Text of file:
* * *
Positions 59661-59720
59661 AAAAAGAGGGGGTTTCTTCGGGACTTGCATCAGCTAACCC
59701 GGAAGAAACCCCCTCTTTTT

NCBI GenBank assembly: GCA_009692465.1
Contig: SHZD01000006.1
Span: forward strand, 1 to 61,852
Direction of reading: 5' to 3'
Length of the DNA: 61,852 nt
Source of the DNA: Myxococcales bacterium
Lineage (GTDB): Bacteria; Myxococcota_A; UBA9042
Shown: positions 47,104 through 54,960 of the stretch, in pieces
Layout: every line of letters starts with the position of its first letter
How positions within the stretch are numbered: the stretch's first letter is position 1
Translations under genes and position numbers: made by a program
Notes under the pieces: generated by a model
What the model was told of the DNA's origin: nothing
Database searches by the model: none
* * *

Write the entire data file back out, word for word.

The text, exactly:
Positions 59661-59720
59661 AAAAAGAGGGGGTTTCTTCGGGACTTGCATCAGCTAACCC
59701 GGAAGAAACCCCCTCTTTTT

NCBI GenBank assembly: GCA_009692465.1
Contig: SHZD01000006.1
Span: forward strand, 1 to 61,852
Direction of reading: 5' to 3'
Length of the DNA: 61,852 nt
Source of the DNA: Myxococcales bacterium
Lineage (GTDB): Bacteria; Myxococcota_A; UBA9042
Shown: positions 47,104 through 54,960 of the stretch, in pieces
Layout: every line of letters starts with the position of its first letter
How positions within the stretch are numbered: the stretch's first letter is position 1
Translations under genes and position numbers: made by a program
Notes under the pieces: generated by a model
What the model was told of the DNA's origin: nothing
Database searches by the model: none